Colorado drug laws lead to children accidentally scarfing weed brownies: study
The headline "Surge in children accidentally eating marijuana-laced foods," presumably concocted by an eager PR staffer and slapped atop a press release from Monday, is a bit rich. The "surge" in question constitutes to only 14 kids.
Still, the new research from Colorado raises interesting questions about whether the softening of state drug laws has had an adverse health effect on children.
Readers may remember that last November voters in Colorado, along with voters in Washington state, voted to legalize weed for recreational use. More importantly for the purposes of this study, Colorado had already passed an amendment in 2000 to establish a registry of users who could use marijuana for medical purposes.
Researchers at the Rocky Mountain Poison and Drug Center and the pediatrics department at the University of Colorado School of Medicine wanted to know: what effect was this having on pediatric public health?
So they pulled the case histories of 1,378 patients younger than 12 admitted to a local children's hospital for accidental ingestions: 790 before Oct.1, 2009, and 588 after that date.
Oct.1, 2009 is no arbitrary dividing line. That month, Deputy Attorney General David Ogden released a memo telling federal law enforcement offers not to waste government resources chasing after marijuana users in states where laws provide for the medical use of the drug.
According to the study, medical marijuana users in Colorado spiked after that: 60,000 medical marijuana registry cards were issued that year, compared to 2,000 in the eight years prior.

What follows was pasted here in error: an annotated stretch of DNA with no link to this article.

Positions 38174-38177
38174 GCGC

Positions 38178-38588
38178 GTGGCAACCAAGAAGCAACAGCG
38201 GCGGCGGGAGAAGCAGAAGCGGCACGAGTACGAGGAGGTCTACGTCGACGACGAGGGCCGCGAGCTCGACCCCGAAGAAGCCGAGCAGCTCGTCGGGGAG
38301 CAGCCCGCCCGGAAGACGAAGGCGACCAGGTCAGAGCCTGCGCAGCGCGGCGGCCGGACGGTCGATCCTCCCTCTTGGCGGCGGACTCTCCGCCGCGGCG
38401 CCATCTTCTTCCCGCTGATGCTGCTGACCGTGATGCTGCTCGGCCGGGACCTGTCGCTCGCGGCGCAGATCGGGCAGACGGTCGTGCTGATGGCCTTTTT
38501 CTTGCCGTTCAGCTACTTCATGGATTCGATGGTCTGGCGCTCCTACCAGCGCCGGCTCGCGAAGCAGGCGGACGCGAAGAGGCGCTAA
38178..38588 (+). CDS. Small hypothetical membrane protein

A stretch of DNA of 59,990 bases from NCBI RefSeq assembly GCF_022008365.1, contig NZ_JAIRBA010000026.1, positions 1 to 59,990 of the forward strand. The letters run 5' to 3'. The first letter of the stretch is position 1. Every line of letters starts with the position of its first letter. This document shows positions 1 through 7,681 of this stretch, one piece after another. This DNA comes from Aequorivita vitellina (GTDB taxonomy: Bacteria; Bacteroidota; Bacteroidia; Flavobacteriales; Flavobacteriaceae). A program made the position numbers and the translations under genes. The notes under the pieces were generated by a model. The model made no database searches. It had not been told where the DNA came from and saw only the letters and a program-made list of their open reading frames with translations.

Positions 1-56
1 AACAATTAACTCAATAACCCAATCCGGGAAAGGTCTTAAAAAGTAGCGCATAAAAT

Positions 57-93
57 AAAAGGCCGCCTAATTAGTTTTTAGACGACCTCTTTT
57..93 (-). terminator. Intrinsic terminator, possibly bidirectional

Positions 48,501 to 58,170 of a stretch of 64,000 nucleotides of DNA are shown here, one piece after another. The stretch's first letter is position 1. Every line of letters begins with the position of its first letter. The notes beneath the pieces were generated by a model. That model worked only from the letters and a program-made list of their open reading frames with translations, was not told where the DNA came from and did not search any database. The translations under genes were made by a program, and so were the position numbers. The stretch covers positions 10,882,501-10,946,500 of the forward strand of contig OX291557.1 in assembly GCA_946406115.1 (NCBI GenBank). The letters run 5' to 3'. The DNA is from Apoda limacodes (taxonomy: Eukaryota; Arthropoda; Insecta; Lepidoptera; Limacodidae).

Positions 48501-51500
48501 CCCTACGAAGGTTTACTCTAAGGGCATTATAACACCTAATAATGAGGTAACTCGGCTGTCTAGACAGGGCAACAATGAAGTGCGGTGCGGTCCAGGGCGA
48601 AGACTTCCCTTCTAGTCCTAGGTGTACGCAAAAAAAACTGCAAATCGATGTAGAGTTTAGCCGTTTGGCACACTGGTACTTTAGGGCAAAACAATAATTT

What the researchers found when they pulled the emergency department files is interesting: between 2005 and Oct. 1, 2009, a total of 57 months, there were no accidental ingestions of marijuana among those kids admitted to the hospital. In the 27 months after Oct. 1, there were 14 cases of accidental marijuana ingestion.
The researchers point out that medical marijuana is more of a threat than weed bought for recreational use, because the THC content is so much stronger.
The 14 kids admitted for marijuana poisoning range in age from eight months old (one of the three children where the source of the marijuana was never discovered) to a 14 year old who ate a marijuana cake. Eight of the children has ingested medical marijuana products: a grandfather's medical marijuana cookie, a parent's medical marijuana cigarette.
Most of the children experienced symptoms like lethargy and dizziness, and most were kept for observation and then discharged. But two of the children were admitted to the pediatric intensive care unit.
The study also breaks down the number of children admitted for ingesting other drugs, and pro-marijuana advocates would do well to point out that more than three times as many children were seen for acetaminophen poisoning (the active ingredient in Tylenol) than for marijuana over that same 27 month period after October 2009. And the same number of children, 14, were seen for accidental antidepressant ingestion as for marijuana ingestion.
But the researchers don't come out against the softening of drug laws per se. They argue that medical marijuana products should come with child-resistant packaging (especially since those products tend to be cookies and candy, and especially since child-resistant packaging has been shown to dramatically reduce accidental ingestions).
And they argue that the "consequences of marijuana exposure in children should be part of the ongoing debate on legalizing marijuana."
Kate Allen is the Star's science and technology reporter. Find her on Twitter at @katecallen.